Sunset is quite a sight at this traditional, authentic fisherman’s taverna, the only restaurant in peaceful Mandrakia. Get there early to stroll around the tiny harbour, home to Milos’s signature syrma: whitewashed fisherman’s houses with vividly painted boat garages beneath. Whole octopuses hang out to dry beside the restaurant, and the team will only recommend what’s fresh: expect grilled sardines, swordfish souvlaki, marinated octopus and generous tuna steaks. An only-in-Greece experience.


Akri Bar, Adamantas

Back in the island’s main port, enjoy a top-notch cocktail among the buzz and thrum of diners and shoppers. Akri has an elegant, bougainvillaea-draped terrace overlooking the boats in the harbour – lounge on low stone benches with navy-striped cushions and sip on a Pink Panther (gin, peach, grapefruit, tea syrup and bitters) as DJs spin chillout sets.


Sirocco Volcanic Restaurant, Paliochori

A destination restaurant worth the detour, Sirocco sits at the western end of lovely Paliochori Beach. A long, broad sweep of golden sand loved by the locals for its beach clubs, Paliochori is framed by cliffs streaked with red and yellow and cooled by a reliable breeze. Settle in at Sirocco for burrata, squid or salads among rope-woven lanterns and neutral, earthy decor; one must-try is one of the “volcanic” meat or fish dishes, where the dish is buried in the warm sand and cooked by the area’s natural volcanic activity.


Head for the Beaches

The must-see beaches are the lunar curves of Sarakiniko, and Kleftiko’s dazzling white caves (the latter best seen from a boat trip; Milos Adventures operate good quality ones with food and drink included). Paliochori is a golden stretch on the south coast with great beach bar and restaurant facilities; while sunbaked yellow Agia Kyriaki nearby has a wilder vibe. The top Insta-beach after the white cliffs is Tsigrado, a slender, blonde cove reached by climbing down a ladder from the cliffs above (worth the hype, but often busy). More off-the-beaten-track finds include the cave-framed sands at Papafragas (with a steep walk down to the water) and silver-shingle Voudia, to the east.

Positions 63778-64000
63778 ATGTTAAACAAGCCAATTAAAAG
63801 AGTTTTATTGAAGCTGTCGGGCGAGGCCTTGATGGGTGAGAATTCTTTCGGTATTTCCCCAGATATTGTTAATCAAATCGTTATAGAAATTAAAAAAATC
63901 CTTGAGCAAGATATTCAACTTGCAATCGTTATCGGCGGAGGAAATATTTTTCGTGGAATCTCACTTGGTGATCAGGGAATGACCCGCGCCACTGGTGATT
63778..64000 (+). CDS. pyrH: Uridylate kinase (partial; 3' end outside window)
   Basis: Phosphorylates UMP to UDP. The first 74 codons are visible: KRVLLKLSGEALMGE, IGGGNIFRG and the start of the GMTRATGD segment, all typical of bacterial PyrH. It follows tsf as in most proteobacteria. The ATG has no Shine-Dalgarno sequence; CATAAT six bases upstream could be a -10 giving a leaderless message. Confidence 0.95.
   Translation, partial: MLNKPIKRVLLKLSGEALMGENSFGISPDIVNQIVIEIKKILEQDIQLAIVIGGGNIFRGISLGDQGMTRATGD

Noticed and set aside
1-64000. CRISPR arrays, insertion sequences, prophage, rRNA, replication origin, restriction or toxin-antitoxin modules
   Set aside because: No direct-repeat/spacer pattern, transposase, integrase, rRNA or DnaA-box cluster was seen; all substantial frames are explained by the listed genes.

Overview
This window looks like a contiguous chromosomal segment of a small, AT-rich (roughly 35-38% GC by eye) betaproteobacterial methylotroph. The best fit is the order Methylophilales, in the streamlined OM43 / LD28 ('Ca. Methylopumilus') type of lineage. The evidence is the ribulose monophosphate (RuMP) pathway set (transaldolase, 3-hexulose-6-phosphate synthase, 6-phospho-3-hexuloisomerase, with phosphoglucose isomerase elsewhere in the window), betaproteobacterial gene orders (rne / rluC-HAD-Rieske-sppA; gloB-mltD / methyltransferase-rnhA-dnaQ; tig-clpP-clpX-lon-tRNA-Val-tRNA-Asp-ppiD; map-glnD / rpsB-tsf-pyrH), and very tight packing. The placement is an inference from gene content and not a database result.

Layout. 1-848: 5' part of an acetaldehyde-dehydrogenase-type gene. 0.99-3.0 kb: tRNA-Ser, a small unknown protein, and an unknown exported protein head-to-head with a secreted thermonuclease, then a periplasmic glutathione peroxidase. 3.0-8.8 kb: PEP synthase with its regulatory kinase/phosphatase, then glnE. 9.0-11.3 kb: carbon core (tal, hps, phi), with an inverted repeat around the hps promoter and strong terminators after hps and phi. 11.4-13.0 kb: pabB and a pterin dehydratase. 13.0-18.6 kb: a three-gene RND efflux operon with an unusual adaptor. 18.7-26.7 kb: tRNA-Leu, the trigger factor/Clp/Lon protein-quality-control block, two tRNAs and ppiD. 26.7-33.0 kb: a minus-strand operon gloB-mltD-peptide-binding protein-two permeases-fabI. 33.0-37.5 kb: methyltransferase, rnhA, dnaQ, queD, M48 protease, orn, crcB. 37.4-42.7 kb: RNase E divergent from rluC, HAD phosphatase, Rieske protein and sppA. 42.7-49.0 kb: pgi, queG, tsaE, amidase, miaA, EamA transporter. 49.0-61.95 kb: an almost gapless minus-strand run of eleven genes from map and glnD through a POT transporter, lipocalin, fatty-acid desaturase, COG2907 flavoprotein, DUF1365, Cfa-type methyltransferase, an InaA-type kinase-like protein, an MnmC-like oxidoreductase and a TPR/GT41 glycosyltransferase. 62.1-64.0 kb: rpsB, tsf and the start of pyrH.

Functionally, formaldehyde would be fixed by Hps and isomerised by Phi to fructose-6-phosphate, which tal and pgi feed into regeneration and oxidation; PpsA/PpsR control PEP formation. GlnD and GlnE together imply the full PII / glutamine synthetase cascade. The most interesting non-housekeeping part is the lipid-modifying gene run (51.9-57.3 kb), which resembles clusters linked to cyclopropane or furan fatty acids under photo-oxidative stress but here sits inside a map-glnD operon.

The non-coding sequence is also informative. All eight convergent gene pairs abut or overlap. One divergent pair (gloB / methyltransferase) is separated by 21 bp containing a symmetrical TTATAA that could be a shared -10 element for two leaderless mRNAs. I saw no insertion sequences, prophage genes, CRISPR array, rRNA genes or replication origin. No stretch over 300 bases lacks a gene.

Go Shopping

It’s a delight to browse Adamantas’ small grid of whitewashed boutiques. Linen dresses and sunhats await at the likes of Vanilla and Votsalo and jewellery and ceramics can be squeezed into your luggage at Imerovigli. In the hilltop capital Plaka, make for Milopetra Art Gallery for handmade Greek souvenirs and Pliatsiko for boho clothing and jewellery. Just as divine for a slinky sundress or a co-ord is Agora Boutique, behind Sirocco Volcanic restaurant on Paliochori Beach, also stocking crochet bikinis, beach bags and jewellery.


Explore Pretty Towns

Ferry port Adamantas is one you can’t fail to miss; but petite Pollonia is worth a visit for dinner – the beach here, isn’t up to much but there’s a string of convivial tavernas after dark. Plaka, the capital, is lovely for an afternoon or golden-hour wander, as is nearby Trypiti with its picturesque windmills and Roman amphitheatre. Klima, Fourkovouni and Areti are the places to see Syrma fisherman’s houses, which you can often rent to stay in.

Getting There

Milos is a three-hour ferry from Athens (some longer services are offered by different operators) and a two-to-three-hour ferry from Santorini and Mykonos.

We may earn a commission if you buy something from any affiliate links on our site.

You May Also Like

Any Questions or Tips to add?

Leave a Reply

Your email address will not be published. Required fields are marked *